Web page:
Us too. So imagine our surprise when we realised that under that severe new hairstyle was actress Ellie Haddington. By Mirror.
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Ellie Haddington. Browse all movies Genre Language Country Rating. Browse by genre Dive deep into the collection to find the types of movies you love. Documentary Feature. Gay, Lesbian, Bi, Transgender, Queer. Martial Arts. Editor's Picks. Because we all cope with pandemics in our own ways. Pressed for time? Movies and food are two of the things we do best at SBS, and you can now enjoy the best of both worlds in this new column as we match delicious recipes with soul TV Movie Guide: 13 - 19 April.
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Indian couple takes up a special DIY-project in self isolation. Himalayas visible for first time in 30 years as pollution levels in India drop. In Social. Vertical Tabs Newsletter. Subscribe now.Skip to content. Vera Atkins - the real life Hilda. There's a good article about her on Wikipedia. It does talk about Atkins and Buckmaster. It talks about how Buckmaster refused to believe that one of his circuits in France had been blown. I think that there is an interview from last FW season with Ellie Haddington, where she talks about how her character Hilda Pierce is based on Vera Atkins it was a filmed interview--bet it could be found on YouTube.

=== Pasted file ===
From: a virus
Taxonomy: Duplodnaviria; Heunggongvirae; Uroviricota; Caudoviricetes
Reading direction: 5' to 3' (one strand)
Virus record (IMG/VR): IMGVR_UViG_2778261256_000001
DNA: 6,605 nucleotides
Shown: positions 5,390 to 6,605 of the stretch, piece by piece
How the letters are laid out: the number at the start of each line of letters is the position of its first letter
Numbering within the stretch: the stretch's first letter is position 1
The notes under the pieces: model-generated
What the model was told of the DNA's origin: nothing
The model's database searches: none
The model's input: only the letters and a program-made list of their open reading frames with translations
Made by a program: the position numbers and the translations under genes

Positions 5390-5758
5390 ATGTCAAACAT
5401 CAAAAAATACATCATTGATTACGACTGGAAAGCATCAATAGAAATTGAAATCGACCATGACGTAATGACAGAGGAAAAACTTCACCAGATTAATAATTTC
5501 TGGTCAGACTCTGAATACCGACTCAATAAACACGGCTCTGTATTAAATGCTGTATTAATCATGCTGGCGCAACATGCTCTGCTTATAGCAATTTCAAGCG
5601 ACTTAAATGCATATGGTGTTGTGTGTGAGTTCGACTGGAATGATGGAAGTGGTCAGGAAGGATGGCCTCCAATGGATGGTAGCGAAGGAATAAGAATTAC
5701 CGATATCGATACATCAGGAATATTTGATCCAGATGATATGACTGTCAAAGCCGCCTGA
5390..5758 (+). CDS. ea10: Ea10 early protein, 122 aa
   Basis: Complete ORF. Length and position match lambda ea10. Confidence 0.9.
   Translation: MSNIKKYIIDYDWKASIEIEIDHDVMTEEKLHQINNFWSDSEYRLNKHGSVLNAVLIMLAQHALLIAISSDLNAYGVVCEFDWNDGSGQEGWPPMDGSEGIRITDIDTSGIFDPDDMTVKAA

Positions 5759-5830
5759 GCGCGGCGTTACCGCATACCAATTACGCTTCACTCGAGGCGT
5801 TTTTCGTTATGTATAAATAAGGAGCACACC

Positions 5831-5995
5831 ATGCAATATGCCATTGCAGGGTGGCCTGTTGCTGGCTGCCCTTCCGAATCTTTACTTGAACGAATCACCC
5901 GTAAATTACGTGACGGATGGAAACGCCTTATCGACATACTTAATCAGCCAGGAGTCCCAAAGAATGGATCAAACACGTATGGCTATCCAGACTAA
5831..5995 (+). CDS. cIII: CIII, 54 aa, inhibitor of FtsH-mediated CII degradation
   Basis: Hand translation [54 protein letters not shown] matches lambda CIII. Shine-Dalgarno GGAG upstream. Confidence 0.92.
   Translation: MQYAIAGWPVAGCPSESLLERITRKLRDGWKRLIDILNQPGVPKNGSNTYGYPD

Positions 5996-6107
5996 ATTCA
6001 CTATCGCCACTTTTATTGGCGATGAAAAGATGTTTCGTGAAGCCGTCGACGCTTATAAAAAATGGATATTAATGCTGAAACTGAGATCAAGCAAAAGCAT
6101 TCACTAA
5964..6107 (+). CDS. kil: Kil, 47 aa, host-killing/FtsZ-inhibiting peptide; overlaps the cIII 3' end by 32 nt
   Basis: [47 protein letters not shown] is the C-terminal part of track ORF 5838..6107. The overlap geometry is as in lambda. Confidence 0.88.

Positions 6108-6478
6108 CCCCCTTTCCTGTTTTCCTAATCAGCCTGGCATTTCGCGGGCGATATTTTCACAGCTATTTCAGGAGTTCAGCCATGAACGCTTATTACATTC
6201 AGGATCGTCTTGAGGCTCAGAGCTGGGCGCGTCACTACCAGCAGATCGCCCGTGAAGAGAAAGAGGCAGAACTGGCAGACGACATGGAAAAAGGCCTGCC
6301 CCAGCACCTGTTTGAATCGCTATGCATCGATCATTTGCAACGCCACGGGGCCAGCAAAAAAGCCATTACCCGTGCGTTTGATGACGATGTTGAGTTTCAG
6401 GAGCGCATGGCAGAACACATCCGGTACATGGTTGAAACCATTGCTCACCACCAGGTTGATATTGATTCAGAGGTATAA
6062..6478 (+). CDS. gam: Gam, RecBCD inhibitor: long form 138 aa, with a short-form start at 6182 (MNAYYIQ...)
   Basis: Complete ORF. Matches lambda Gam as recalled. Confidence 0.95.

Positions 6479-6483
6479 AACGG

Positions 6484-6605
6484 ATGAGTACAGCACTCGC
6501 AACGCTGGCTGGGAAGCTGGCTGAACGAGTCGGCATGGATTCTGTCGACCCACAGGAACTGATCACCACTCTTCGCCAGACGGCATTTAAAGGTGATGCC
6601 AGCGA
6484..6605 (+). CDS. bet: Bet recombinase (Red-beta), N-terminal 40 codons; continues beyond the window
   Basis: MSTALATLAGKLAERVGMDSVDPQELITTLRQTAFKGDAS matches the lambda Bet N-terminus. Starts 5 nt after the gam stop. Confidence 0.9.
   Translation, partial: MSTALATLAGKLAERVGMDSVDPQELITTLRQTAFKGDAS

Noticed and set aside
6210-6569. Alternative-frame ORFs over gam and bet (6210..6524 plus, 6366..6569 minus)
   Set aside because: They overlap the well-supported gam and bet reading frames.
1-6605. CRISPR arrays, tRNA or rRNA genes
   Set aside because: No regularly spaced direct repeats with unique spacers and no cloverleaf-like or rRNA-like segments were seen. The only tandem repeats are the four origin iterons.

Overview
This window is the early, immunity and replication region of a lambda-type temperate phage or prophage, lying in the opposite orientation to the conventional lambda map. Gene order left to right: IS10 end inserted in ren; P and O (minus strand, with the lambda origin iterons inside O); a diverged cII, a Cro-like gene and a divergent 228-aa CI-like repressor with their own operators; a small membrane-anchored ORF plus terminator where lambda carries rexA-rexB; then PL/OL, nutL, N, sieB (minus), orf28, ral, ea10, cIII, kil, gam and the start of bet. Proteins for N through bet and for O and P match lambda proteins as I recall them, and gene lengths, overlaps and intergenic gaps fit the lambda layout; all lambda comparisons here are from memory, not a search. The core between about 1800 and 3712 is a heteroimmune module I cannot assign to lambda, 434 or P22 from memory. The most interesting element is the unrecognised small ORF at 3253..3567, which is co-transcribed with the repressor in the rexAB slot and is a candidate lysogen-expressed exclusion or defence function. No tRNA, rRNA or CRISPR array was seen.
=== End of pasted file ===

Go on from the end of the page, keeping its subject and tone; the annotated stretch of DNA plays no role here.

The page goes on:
There's bigger fish to be caught here. She died in in, of all places, Hastings. The following is an extract from the prologue of Sarah Helm's book, referred to above, about Vera Atkins' search for missing agents of the SOE.
Note the phrase "her 'girls'", the quotes indicating that this was the way Vera Atkins referred to the female agents. In the final episode of FW, Hilda Pierce refers to "my girls", which really makes me feel the link between the real person and the fictional character.
This short film recounts the last journey of SOE agents through the countryside before their flight into France, and uses original sound recordings of an interview with Vera Aktins. In Maya few weeks before her ninetieth birthday, I visited her at her home in Winchelsea, on the East Sussex coast.Guilt, BBC Scotland, series one, episode four, review
She never told anybody much. She said before the war she had been living with her mother in Chelsea, when, in Februaryan 'anodyne little letter' had arrived out of the blue asking her for an interview at the War Office. SOE was created amid the panic of Julywhen Hitler's advance through Europe seemed unstoppable.
It was impossible to say how much time it would now take before Britain and its allies could amass a force with the strength to retake Europe. In the meantime, SOE was created to start an immediate fight-back. SOE was to organise a secret war: building up, organising and arming a resistance army from the peoples of the Nazi-occupied countries.
Inspired by Churchill's own enthusiasm for guerrilla warfare, SOE was opposed from the outset by many in government, who doubted that guerrilla tactics could achieve much against the mighty Nazi machine. Among rival intelligence services, particularly MI6, the Secret Intelligence Service, there was rancour and jealousy about the creation of a new secret body, to be staffed by amateurs, over which they, the established professionals, would have no control.